The use of electrical brain stimulation for neurological disorders such as Parkinson’s disease and essential tremor is well-established, and newer applications such as for intractable obsessive-compulsive disorder (OCD) and epilepsy are rapidly being developed and adopted. Nonetheless, the practical use of brain stimulation is based on empirical observations of how a very few “generic” patterns of stimulation benefit patients. Meanwhile, a vast parameter space is largely unexplored and, connected with this, our ability to design stimulation that produces specific neurophysiological sequelae is severely limited. While it may be possible to deliver electrical stimulation to produce precise neural effects that accurately target neurological dysfunction, we do not yet have the capabilities to do so.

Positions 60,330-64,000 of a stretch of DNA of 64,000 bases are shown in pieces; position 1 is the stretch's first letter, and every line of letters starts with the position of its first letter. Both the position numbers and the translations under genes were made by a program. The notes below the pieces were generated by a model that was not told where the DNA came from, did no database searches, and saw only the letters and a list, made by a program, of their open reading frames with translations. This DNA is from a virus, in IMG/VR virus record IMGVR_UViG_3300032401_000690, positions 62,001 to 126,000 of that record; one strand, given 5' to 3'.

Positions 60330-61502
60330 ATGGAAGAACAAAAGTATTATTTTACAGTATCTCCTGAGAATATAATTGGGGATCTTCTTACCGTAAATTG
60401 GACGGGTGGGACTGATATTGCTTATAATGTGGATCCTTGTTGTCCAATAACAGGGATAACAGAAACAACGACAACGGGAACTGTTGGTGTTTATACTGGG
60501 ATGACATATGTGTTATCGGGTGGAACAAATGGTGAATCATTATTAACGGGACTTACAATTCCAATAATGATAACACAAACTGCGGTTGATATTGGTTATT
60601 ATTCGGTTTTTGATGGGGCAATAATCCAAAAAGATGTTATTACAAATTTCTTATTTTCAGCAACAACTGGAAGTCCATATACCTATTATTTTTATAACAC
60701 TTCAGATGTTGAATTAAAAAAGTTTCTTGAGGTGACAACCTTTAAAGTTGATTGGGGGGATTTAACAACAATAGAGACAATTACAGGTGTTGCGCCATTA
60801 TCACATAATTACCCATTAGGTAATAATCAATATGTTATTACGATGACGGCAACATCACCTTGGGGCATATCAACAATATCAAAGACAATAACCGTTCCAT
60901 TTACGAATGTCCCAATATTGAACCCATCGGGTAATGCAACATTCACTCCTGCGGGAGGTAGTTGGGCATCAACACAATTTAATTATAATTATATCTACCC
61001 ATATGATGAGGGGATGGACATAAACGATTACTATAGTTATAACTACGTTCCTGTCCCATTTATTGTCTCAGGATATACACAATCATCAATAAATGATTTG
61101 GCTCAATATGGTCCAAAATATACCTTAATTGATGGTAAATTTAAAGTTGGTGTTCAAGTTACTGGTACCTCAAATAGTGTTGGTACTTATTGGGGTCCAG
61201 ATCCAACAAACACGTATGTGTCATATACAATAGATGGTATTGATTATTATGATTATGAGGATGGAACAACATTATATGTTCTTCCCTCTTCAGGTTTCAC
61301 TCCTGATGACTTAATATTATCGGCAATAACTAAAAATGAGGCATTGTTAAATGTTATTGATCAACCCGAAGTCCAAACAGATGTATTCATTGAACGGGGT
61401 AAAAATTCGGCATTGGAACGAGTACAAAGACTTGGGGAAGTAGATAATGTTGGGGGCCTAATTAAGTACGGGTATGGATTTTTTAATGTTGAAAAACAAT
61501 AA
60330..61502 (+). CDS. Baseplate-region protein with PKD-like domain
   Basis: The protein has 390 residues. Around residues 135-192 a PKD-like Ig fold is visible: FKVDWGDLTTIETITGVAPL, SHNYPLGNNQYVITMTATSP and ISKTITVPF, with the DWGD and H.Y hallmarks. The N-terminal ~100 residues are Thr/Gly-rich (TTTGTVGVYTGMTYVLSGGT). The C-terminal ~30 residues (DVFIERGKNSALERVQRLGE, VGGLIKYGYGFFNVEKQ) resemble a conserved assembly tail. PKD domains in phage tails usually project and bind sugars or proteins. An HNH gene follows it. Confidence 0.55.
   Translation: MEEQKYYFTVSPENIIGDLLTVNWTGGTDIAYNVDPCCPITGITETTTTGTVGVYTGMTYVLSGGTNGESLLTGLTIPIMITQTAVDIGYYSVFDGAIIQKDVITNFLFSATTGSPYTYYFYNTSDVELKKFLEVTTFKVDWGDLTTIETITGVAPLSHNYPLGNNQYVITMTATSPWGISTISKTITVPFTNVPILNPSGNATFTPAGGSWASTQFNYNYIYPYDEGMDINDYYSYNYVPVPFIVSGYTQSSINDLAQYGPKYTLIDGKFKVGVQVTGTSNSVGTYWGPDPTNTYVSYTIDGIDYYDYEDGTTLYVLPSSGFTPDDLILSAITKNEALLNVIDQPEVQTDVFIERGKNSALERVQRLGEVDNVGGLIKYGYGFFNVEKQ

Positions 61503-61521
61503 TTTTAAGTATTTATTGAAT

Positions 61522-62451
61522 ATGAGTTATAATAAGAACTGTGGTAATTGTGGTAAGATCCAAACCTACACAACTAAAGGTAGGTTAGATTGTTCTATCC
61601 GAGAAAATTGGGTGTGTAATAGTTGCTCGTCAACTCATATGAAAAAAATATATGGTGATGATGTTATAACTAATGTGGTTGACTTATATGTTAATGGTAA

This project seeks to develop computational methods that enable efficient search of the stimulation parameter space to design stimulation protocols that achieve precise, pre-set goals, and simultaneously to understand which of those goals are achievable vs. not achievable for particular neural circuits (in other words, which neurophysiological states are simply “off-manifold” and therefore not attainable, vs. which ones are indeed attainable if we are able to find the right stimulation pattern). Researchers anticipate that both model-free and model-based approaches to stimulation design will be pursued.
The ability to design electrical stimulation to produce precise neurophysiological effects will have broad applications to a variety of neurological and psychiatric diseases that do, and may in the future, benefit from neuromodulation. In particular, the “rational” design of stimulation will allow more effective neuromodulation with fewer side effects, and it will also enable individual-specific stimulation strategies that best leverage each person’s own neural circuit substrates.